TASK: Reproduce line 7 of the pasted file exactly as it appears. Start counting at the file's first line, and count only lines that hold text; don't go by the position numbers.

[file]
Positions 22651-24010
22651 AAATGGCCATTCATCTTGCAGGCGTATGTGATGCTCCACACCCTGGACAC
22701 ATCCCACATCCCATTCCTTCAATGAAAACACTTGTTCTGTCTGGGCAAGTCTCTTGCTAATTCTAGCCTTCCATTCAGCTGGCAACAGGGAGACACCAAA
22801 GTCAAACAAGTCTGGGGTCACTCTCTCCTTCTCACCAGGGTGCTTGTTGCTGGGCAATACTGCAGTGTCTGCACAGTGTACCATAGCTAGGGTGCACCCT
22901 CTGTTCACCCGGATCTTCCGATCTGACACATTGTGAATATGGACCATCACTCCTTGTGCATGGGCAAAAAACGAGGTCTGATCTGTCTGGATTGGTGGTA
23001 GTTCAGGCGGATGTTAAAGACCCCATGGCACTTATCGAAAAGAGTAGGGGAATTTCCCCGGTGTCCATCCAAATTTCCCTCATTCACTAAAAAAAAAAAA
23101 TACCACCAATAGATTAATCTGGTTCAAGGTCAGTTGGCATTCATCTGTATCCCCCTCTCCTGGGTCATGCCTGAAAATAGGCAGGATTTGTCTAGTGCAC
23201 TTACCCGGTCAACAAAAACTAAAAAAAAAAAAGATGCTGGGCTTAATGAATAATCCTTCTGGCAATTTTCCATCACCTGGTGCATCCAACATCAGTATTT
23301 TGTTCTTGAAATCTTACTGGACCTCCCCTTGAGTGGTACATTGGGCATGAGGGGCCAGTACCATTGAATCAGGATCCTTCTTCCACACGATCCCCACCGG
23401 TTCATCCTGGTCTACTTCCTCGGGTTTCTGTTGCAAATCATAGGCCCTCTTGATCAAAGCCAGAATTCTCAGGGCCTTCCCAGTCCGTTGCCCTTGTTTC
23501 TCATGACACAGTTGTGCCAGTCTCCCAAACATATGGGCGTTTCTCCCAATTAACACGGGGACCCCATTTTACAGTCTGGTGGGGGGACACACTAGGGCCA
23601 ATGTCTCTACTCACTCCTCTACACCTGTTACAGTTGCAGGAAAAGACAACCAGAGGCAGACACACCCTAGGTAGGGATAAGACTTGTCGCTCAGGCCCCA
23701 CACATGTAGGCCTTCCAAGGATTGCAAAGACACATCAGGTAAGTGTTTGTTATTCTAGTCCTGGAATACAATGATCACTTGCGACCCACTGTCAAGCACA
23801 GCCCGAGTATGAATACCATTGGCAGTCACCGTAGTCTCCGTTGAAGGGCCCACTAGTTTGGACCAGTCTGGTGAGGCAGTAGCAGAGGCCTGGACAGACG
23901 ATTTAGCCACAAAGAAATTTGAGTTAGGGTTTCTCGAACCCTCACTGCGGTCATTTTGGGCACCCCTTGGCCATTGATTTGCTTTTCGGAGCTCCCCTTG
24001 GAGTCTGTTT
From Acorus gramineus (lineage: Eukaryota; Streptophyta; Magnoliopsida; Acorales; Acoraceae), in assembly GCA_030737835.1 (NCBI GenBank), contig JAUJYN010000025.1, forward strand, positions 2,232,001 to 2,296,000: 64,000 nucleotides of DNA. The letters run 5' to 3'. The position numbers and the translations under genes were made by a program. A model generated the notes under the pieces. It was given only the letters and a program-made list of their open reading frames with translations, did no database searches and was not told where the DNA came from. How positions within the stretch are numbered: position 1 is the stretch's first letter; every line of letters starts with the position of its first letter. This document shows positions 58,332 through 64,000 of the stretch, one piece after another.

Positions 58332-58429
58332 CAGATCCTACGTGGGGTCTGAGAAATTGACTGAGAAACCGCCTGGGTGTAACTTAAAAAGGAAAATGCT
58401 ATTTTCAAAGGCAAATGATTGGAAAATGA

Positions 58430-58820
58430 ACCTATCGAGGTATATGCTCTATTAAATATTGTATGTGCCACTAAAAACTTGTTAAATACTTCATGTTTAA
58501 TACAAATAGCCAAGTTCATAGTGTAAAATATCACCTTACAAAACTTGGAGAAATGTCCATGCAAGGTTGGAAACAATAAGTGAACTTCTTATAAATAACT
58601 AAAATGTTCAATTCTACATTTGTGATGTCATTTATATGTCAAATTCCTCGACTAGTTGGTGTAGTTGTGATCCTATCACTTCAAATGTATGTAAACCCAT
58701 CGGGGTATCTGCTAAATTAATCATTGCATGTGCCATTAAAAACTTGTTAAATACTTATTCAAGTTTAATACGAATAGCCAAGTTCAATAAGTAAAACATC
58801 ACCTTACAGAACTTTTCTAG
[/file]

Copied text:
23101 TACCACCAATAGATTAATCTGGTTCAAGGTCAGTTGGCATTCATCTGTATCCCCCTCTCCTGGGTCATGCCTGAAAATAGGCAGGATTTGTCTAGTGCAC